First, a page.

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School Budgets

Mr. Kidney: To ask the Secretary of State for the Environment, Transport and the Regions, pursuant to his answer of 21 May 1999, Official Report, column 471, on school budgets, if it is his objective in carrying out the present review of the formula for distributing central Government grant to local authorities to remove factors that cannot be justified by reference to actual cost and other objectively verifiable criteria. [85703]

Ms Armstrong: The objectives of the current review of revenue grant distribution are to investigate thoroughly whether there is a better way of determining the distribution of revenue support grant which is simpler, more stable, more robust and fairer than the present arrangements for SSAs. These objectives were set out in last year's White Paper, "Modern Local Government-- In Touch with the People".

Environment Task Force

Judy Mallaber: To ask the Secretary of State for the Environment, Transport and the Regions when the Green Ministers' Committee (a) has discussed and (b) plans to discuss, the New Deal Environment Task Force. [86040]

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Mr. Meacher: The Green Ministers Committee does consider policy areas of cross-cutting interest at its meetings, in addition to its main task of developing systems to integrate sustainable development and environmental concerns into Government policies and operations. We have not so far discussed the Task Force nor is it on the agenda for our next meeting in July. But we may wish to turn to it at a later date.

Judy Mallaber: To ask the Secretary of State for the Environment, Transport and the Regions if he will introduce an Environment Task Force Charter Mark to be awarded to projects achieving environmental benefit to the community. [86072]

Mr. Caborn: Charter Mark is the Government's award scheme for encouraging and recognising excellence in public service. All public service organisations which serve the public direct, including public service organisations which deliver Environment Task Force placements, can apply for a Charter Mark. However, the environmental benefit of the projects is not a criteria for the award of Charter Marks.

Providers of Environment Task Force placements have also been able to apply for New Deal Awards which will soon be presented to employers and other organisations in recognition of the significant contribution they have made to the success of the New Deal.

Ex-service Personnel

Mr. Mullin: To ask the Secretary of State for the Environment, Transport and the Regions what research his Department has assessed of the number of (a) homeless people and (b) prisoners who are former members of the armed forces. [85665]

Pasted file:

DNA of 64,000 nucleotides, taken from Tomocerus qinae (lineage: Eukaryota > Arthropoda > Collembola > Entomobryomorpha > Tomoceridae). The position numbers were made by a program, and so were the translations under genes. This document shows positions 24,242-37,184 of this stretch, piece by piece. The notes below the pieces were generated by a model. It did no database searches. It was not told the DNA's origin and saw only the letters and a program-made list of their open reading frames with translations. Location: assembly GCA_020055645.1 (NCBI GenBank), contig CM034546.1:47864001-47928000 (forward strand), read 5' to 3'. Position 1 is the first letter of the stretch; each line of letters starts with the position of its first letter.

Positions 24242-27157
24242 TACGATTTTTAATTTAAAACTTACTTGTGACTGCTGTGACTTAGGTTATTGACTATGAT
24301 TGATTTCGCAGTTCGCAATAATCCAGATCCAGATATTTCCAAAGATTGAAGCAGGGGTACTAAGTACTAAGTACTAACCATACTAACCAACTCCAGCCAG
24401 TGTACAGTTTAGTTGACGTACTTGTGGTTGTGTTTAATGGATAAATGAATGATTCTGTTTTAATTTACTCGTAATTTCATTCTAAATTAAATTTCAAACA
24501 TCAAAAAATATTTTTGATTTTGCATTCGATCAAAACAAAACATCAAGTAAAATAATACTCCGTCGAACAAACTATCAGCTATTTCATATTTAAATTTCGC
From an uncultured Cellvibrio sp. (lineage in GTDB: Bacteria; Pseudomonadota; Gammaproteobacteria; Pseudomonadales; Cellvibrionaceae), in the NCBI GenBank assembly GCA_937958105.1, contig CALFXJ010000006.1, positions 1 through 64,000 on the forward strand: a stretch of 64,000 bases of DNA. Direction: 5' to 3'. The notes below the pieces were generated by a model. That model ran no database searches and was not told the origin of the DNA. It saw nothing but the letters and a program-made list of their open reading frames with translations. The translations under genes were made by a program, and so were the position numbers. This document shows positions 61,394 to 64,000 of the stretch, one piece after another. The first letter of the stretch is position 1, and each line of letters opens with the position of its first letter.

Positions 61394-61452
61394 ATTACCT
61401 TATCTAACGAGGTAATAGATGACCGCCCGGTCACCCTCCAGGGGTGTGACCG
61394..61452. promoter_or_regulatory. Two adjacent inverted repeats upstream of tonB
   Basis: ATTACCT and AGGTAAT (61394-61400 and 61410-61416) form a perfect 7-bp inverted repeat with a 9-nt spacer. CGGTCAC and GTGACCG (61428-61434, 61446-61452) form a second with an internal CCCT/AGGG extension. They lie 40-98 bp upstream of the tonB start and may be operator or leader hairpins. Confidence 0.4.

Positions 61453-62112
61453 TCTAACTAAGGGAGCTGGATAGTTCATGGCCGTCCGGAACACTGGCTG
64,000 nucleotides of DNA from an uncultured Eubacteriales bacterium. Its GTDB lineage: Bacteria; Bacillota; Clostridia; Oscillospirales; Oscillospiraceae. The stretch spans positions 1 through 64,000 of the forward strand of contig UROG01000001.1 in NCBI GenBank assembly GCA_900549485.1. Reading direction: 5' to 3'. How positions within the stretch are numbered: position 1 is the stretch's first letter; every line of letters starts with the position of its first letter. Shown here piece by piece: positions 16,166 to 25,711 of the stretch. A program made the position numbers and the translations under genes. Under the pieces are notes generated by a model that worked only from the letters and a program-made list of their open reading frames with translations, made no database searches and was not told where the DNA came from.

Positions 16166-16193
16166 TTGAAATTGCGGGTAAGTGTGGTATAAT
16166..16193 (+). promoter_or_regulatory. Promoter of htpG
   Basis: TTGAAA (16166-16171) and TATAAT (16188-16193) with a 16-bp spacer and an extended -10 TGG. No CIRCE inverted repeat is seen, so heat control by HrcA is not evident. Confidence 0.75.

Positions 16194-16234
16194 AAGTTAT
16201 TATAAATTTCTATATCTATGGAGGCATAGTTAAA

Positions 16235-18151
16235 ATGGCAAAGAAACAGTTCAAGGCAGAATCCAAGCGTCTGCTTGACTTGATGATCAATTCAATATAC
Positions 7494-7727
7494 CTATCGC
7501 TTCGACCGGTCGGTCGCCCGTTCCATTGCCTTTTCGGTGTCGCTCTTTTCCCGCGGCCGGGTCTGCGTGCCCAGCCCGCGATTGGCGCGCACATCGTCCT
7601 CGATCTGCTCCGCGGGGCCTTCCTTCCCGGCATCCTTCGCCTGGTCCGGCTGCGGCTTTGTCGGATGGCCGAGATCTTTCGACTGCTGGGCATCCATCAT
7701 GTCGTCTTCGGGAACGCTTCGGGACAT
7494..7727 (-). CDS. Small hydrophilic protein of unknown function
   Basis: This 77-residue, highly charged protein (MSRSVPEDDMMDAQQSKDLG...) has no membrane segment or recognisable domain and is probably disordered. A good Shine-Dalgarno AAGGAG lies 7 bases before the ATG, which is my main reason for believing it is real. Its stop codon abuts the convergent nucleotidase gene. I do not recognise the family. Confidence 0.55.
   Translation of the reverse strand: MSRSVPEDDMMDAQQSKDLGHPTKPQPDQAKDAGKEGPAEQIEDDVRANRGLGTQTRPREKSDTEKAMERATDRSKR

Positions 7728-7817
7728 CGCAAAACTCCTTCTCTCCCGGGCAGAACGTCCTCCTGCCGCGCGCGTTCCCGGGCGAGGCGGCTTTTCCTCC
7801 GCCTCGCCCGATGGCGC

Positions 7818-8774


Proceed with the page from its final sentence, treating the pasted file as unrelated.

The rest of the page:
Mr. Raynsford: The Department of the Environment, Transport and the Regions does not routinely collect information on the number of homeless people who are former members of the armed forces. However, research on single homeless people and rough sleepers commissioned by the Department provides some information on the proportion of these groups which have a service background. Single Homeless People (HMSO, 1993) found that a fifth of a sample of single homeless people living in hostels or bed and breakfast hotels had been in the armed forces or merchant navy (not counting national service or the territorials). From Street to Home: An Evaluation of Phase 2 of the Rough Sleepers Initiative (TSO, 1996) found that a quarter of rough sleepers had been in the armed forces or merchant navy.

As part of the Social Exclusion Unit review of Rough Sleeping (Cm 4008) the Department reviewed key research on rough sleeping. The review covered a number of studies dealing with rough sleepers with service backgrounds, including the two DETR studies described above, plus research commissioned by voluntary sector organisations including Falling Out: a research study of

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homeless ex-service people, Randall & Brown (Crisis, 1994), and Homeless on Civvy Street, Gunner and Knott (Ex-Service Action Group, 1997). All these studies show that between a quarter and a fifth of rough sleepers have been in the armed forces at some stage.

As for data on prisoners, the information requested is not available. No information regarding an individual's professional status, prior to reception into a Prison Service establishment, is recorded centrally.

Parish and Town Councils

Mr. Laurence Robertson: To ask the Secretary of State for the Environment, Transport and the Regions what powers he has to monitor the composition of parish and town councils; and if he will make a statement. [85547]

Ms Armstrong: The Secretary of State has no powers to monitor the composition of parish and town councils.

Concessionary Fares (Children)

Mr. Laurence Robertson: To ask the Secretary of State for the Environment, Transport and the Regions what plans he has to exempt children who are in full time education from paying full fares on bus and train services; and if he will make a statement. [85548]